I know from my conversations with Rick that the last year of his life was his most thrilling as a scientist. In his words, he learned that “he need not throw his mind away when reading the Bible.” The Bible made him an even better scientist and a more inspiring science educator.

Three months ago, my wife wrote to a theoretical physicist and a chemist on our mailing list who had heard Rick lecture to ask them to pray. She wrote, “We want Rick to live, but more importantly we want what God wants.” Rick was only 62. With another thirty years he could have done great things for his newfound Savior. But, like the young prophet Stephen in the book of Acts, could it be that Rick’s untimely death will bring about an unimaginable spiritual breakthrough? Consider that the death of Stephen led to the conversion of Paul and Paul’s authoring of thirteen books of the Bible. I believe in this auditorium are dozens of men and women with the courage and the humility to take up the baton that Rick at the end of his life has passed on–a baton of being willing to seriously ask the big questions of life, of having the humility to submit to the truth about God revealed both through the record of nature and words of the Bible, and of having the courage to make science exciting again by publicly standing up for the multitude of new scientific reasons to believe that there is a God who has created, a God who knows our fallen condition and desires to rescue us if only we would ask.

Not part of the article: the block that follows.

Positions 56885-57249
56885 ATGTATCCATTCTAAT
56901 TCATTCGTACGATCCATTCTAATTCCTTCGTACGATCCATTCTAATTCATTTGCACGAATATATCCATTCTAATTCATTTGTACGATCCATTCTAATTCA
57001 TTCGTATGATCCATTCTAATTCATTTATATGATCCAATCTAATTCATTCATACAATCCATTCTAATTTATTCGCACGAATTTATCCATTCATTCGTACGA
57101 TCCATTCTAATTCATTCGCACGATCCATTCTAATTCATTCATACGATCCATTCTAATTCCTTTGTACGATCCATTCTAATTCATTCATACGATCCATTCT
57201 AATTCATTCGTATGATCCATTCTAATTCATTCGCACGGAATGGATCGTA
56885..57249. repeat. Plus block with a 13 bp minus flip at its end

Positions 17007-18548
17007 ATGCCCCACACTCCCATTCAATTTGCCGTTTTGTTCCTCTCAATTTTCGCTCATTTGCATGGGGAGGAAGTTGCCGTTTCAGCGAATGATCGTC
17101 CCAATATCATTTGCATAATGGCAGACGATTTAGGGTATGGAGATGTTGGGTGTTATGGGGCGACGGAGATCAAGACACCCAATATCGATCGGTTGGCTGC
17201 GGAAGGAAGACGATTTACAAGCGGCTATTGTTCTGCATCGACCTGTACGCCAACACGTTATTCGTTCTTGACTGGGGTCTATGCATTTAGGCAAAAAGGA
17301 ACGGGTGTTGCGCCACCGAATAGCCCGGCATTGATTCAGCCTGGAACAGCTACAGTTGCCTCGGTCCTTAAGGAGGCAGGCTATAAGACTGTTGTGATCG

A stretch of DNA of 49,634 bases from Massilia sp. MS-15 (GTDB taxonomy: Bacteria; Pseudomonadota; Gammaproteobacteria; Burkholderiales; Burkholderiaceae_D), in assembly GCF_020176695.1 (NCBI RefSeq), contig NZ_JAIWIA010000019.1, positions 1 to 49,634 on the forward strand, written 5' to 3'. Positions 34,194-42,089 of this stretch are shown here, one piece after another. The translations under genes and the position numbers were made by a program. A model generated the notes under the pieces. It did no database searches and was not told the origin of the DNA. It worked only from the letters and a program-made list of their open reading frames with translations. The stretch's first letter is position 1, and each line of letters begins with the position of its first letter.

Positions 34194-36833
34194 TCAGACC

Now, I recognize some may not be in agreement with the views expressed by Smalley and Ross, however, I offer these articles as a point of news and information and discussion. I can’t see how someone like Dawkins can be seen as inspirational for science. Smalley is far better role model and source of inspiration for the scientists of tomorrow, imho.

[…] More details about Professor Smalley’s change of heart are available here. […] Hyper-skepticism and “My way or the highway”: Feser’s extraordinary post | Uncommon Descent
OEC may seem convincing, but I would urge a reconsideration based on evidence alone.